FAHY: I think there is a stigma sometimes that it’s just sex positions and face cream. There’s nothing wrong with those things, but I think that we’re calling attention to a plethora of other things that fall under the same umbrella as feminism. How to care for yourself. How to please yourself. How to love your friends.

The character Sutton dates and breaks up with Richard, an older man who is a powerful figure at the magazine. How do you think that relationship resonates with the #MeToo movement?

FAHY: One of the things that attracted me to the show, actually, was the way that the Sutton and Richard relationship was written. Because a lot of times, the dynamic between a younger woman and an older man in a powerful position is played out very differently. But at no point, Sutton feels put down by him. This is a mutually loving, respectful relationship — that was always the plan. Once the #MeToo movement happened, I don’t think that it changed the course of their relationship very much. It was always that the only reason they weren’t together was because Sutton knew what people would say about her in the workplace. But it is interesting to see that play out in this environment for sure.

How do you think the relationship between Kat and her girlfriend Adena differs from other queer relationships on television?

DEE: One of the things I really love about this relationship is their communication. When there’s a problem, they talk about it. And I just think that people connect with the fact that you’re seeing two women of color in love. It’s rare. It shouldn’t be. It’s incredibly rare to see on television, especially in young adult television.

I wanted to ask about some specific plot points. The episode in which Kat reflects on her biracial identity is very illuminating — what do you think this episode is trying to say?

DEE: It was a very emotional episode to watch and also to film. I am also biracial, and after the episode aired, I definitely had a lot of people, both in real life and on Twitter, reach out and say they had never really heard that conversation before. Because in the world, when it comes to race, we want to see everything as black or white. And we want a simple answer to everything, but sometimes there isn’t one.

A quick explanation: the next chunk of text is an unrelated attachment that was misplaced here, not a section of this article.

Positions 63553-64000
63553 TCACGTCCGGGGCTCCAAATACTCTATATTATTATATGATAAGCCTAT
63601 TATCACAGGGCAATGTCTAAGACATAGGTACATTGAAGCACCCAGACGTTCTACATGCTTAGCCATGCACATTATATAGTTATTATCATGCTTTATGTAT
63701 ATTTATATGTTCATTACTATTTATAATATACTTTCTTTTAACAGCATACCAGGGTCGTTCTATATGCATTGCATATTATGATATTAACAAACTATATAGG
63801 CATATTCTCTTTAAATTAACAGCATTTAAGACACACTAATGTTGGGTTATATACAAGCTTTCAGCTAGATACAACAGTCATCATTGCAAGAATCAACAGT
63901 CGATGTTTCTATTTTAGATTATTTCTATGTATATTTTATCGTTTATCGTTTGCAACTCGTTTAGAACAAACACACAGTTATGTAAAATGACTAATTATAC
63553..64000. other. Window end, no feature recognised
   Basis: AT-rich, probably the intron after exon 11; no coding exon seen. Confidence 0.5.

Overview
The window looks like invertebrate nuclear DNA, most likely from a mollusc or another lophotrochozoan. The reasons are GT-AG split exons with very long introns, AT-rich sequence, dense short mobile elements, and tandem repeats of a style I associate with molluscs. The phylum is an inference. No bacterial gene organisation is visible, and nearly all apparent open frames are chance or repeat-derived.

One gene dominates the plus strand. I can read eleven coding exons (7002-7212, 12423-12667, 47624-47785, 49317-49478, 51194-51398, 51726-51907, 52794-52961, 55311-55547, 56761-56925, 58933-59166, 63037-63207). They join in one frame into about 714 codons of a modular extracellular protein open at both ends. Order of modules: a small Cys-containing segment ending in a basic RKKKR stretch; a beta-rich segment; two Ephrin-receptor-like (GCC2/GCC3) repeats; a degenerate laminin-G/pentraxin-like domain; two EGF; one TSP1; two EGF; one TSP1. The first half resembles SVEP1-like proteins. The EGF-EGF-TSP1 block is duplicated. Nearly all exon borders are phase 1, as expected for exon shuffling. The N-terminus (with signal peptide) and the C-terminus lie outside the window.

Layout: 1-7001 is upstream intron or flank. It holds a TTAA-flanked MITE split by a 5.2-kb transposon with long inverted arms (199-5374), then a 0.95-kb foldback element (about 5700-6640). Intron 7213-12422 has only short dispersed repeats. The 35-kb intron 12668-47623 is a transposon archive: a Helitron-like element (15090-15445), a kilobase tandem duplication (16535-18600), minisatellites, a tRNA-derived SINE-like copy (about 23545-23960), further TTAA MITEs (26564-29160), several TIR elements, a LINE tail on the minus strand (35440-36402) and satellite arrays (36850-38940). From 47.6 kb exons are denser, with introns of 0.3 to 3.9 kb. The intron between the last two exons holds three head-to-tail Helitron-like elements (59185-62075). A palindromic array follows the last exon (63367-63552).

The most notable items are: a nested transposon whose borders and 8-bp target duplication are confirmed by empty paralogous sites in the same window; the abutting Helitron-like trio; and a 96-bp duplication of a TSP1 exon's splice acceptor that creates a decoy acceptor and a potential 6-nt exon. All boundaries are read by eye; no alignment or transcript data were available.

When Jane complains about being arbitrarily rejected by a diversity-seeking company, based on her race, Kat responds, “Welcome to the entire existence of people of color.” What do you all think about this conversation, and how it might reflect real-world discussions people are having?

STEVENS: There really has to be that moment of realism — to be like, “Oh O.K., there are some people who don’t have this, and it’s my responsibility to kind of step aside and allow those people to have this opportunity that I have been fortunate enough to have my whole life.”

DEE: I got a tweet from this girl who was like, “I was watching the episode with my roommate, and we paused the episode.” She said her roommate was white and she was a black girl, and that they “paused the episode, and we just talked about our own privilege.”

Which episode was most powerful for each of you?

STEVENS: I would say Jane’s entire story line about losing her mother to breast cancer and getting diagnosed with the BRCA gene really hits home for me. My fiancé, his mother passed away when he was young from breast cancer. But all the things that Jane was saying, about only remembering her mom when she was sick, not knowing how she would respond to things going on in her life now, those are all very real conversations that my fiancé and I have had. And the whole episode about Jane tackling her fertility plan was really interesting. That made me think about how not having the presence of your mother, and then thinking about having children, how incredibly difficult that would be.

FAHY: I really loved the episode in Season 2 where Sutton is struggling with being a people person and being nervous that she might be perceived as just being overly flirty. I think compared to some of the other issues the show tackles, it’s a little bit less intense. But when I read that script, I was actually really moved by that.

DEE: The body positivity episode was a really special one. I went to meet all of the writers. I told them I really wanted to show my birthmarks and my stretch marks on the show. I loved that we got the opportunity to show those things, and celebrate them as art.